Because David delighted in God’s Word, he knew that a just God punishes sin. David also knew that forgiveness was possible, because he knew God’s character through his Word. He knew God would be merciful to him because of his steadfast love. David knew God would blot out his transgressions according to his abundant mercy.
True delight in the Law of the Lord will produce hearts of repentance. We see this clearly in David’s response to God’s Law in Psalm 19. God’s revelation reveals to us our incompatibility as sinners with the holiness of God and the way he designed his creation to operate for his glory. Scripture explicitly teaches us that the payment for sin is death; it reproves and corrects us. As David says in Psalm 19:11, God’s Law warns us. It explicitly teaches us that “if we confess our sins, he is faithful and just to forgive us our sins and to cleanse us from all unrighteousness” (1 Jn 1:9). And so that is exactly what David does: he confesses his sin:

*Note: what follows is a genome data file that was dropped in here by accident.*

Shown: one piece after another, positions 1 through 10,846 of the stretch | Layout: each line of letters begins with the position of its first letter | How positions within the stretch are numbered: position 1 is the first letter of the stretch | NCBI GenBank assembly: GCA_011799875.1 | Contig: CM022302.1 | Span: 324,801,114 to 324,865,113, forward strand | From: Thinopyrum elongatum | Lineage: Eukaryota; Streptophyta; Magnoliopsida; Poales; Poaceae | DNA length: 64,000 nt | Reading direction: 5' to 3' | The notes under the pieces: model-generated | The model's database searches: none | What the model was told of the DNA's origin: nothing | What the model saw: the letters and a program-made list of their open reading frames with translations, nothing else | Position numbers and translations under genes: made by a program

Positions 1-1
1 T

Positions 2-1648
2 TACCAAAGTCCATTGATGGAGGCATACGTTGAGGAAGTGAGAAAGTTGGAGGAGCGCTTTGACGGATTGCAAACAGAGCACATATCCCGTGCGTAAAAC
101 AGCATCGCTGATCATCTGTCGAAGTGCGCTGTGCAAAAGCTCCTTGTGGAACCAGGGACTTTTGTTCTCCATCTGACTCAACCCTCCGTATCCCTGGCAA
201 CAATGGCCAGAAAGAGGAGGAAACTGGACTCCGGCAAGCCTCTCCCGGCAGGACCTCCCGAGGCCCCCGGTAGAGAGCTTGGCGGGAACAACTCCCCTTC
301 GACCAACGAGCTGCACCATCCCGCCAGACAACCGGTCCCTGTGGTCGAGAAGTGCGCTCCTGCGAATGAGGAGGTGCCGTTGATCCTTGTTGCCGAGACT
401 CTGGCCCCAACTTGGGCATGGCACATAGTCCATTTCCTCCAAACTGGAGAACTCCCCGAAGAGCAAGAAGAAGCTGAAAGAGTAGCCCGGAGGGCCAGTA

12 Who can understand his errors?
Cleanse me from secret faults.
13 Keep back your servant also from presumptuous sins;
let them not have dominion over me.
Then I shall be blameless,
and I shall be innocent of great transgression. (Ps 19:12–13)
Have Mercy on Me
Church tradition has identified seven psalms as “penitential psalms” (6, 32, 38, 51, 102, 130, 143), but several others also include themes of sorrow over sin, including 25, 39, 40, and 41.
There is perhaps a no more well-known confession of sin in all the psalms than Psalm 51. Book II of the Psalms is all about the extension of David’s rule over the nations. We remember stories of David’s exploits against the Philistines and all of the pagan nations surrounding Israel. “Saul has slain his thousands, but David his ten thousands!”